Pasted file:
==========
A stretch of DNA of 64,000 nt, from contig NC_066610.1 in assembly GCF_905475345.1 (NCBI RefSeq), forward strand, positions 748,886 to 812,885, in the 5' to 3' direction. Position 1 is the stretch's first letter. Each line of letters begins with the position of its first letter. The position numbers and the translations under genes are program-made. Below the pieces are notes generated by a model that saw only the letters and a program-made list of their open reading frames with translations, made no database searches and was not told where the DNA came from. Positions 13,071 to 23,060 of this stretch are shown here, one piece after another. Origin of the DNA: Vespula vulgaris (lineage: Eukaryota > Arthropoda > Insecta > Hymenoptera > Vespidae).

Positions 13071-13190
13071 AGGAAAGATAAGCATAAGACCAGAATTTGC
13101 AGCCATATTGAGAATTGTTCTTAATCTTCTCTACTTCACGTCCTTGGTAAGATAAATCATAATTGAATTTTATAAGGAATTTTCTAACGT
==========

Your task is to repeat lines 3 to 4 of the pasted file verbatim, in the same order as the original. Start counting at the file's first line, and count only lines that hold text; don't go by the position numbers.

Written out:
13071 AGGAAAGATAAGCATAAGACCAGAATTTGC
13101 AGCCATATTGAGAATTGTTCTTAATCTTCTCTACTTCACGTCCTTGGTAAGATAAATCATAATTGAATTTTATAAGGAATTTTCTAACGT